– by Ash Goldberg
“It gave me goosepimples,” says author Sara Dowse. We’d just witnessed the soulful rendition of Kurt Weill’s Speak Low by the exceptional Chanel Cole, accompanied by pianist Adam Cook. I think every audience member at Woven Words would agree that one would struggle to find a more fitting description of this latest artistic endeavour at New Acton.
The evening was a celebration of The Invisible Thread, an anthology featuring the work of 75 writers linked to Canberra over the past 100 years. Three acclaimed writers recited their works, with readings bookended by specially-selected music performed by an ensemble of Canberra-based musicians. This unique blend of artists came together for an absolute sensual indulgence within the intimate Nishi Gallery amidst a literal web woven by visual artist Victoria Lees.
Following Chanel and Adam’s initial performance, Sara Dowse regaled the audience with her story One Touch of Venus, describing how she came to know Ava Gardner and her disappointment upon seeing a movie star in the nude. Afterwards, Adam and Chanel united again with Old Devil Moon sung as it was by Sinatra to Gardner about a bewitching woman, just as Sara was bewitched by Ava and all that she was.
Alex Miller and an extract from his novel The Sitters was preceded by the dark and heavy tones of Larry Sitsky’s City of Carcosa, performed by Adam. This was followed by an achingly beautiful rendition of Samuel Barber’s Adagio by the Canberra Symphony Orchestra String Quartet. Both pieces intertwined with Alex’s story of the reverie of a portrait artist. Alex says he dreamt up The Sitters during the longest sleep he ever had, sick with pneumonia during the entire flight from the USA to Australia. “The book really has to write you,” he confided, “or it’s not worth doing”.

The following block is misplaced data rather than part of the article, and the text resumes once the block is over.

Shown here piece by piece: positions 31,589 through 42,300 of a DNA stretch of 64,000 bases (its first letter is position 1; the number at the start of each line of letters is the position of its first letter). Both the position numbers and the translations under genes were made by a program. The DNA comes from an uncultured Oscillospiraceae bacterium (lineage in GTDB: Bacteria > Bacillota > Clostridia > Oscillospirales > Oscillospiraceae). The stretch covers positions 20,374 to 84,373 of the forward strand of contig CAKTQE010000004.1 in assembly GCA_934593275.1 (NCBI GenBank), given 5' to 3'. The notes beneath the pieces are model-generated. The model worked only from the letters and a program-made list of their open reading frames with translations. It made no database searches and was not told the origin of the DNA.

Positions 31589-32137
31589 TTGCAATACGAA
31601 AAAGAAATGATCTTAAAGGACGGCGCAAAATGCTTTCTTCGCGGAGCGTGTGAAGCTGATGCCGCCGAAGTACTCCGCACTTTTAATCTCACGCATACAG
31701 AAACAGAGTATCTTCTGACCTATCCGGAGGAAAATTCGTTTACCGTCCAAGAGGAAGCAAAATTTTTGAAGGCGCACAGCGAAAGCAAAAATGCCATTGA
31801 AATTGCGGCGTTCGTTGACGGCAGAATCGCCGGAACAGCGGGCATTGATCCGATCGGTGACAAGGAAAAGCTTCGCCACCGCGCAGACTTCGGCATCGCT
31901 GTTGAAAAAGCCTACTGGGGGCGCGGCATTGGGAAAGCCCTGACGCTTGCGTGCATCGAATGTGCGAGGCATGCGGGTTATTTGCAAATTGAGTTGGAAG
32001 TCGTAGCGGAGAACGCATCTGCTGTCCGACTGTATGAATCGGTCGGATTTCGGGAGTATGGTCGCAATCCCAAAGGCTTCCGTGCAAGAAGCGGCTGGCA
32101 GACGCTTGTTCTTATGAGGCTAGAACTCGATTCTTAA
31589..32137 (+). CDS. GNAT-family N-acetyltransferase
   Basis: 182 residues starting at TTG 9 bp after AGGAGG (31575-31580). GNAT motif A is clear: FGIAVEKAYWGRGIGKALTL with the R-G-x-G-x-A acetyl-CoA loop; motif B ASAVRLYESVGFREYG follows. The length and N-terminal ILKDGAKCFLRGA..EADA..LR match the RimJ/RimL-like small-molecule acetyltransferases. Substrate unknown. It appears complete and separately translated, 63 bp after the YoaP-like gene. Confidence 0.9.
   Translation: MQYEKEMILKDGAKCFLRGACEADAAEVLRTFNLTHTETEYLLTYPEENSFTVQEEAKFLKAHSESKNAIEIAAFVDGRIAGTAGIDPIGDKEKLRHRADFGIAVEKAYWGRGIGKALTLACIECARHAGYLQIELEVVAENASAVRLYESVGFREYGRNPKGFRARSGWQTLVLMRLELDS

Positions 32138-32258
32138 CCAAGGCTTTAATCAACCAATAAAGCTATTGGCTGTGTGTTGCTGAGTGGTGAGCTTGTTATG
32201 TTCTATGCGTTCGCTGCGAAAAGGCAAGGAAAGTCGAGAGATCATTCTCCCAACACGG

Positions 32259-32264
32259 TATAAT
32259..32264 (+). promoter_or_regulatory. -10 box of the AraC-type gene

The CSO String Quartet then delighted with Percy Grainger’s light and jaunty Molly on the Shore, before former nuclear physics technician and agricultural labourer Alan Gould recited various poetic works including Roof Tilers and the extraordinary Flamenco Rehearsal. This led into a performance of bewildering technical brilliance by flamenco guitarist Campbell Diamond.
But why did this melding of words and music work so well? Why was the transition between art forms so seamless and effective? Perhaps it was because each author recited their words with incomparable heart and emotion, because they were their own. They understood the intricate nuances behind them, and the music chosen was so befitting. Combined with the extraordinary skill and talent of the selected musicians, the overall impact was almost overwhelming. I guarantee more tears were shed than just those of MC Genevieve Jacobs’ following Adagio. Anyone would be forgiven for having felt such emotion, perhaps even a tinge of insignificance, in the presence of such masters of art.
Ashley Goldberg is a mild-mannered public servant and lawyer by day. He has had work published by the University of Melbourne, RMIT and The Riot Act as part of You Are Here 2013’s Papercuts program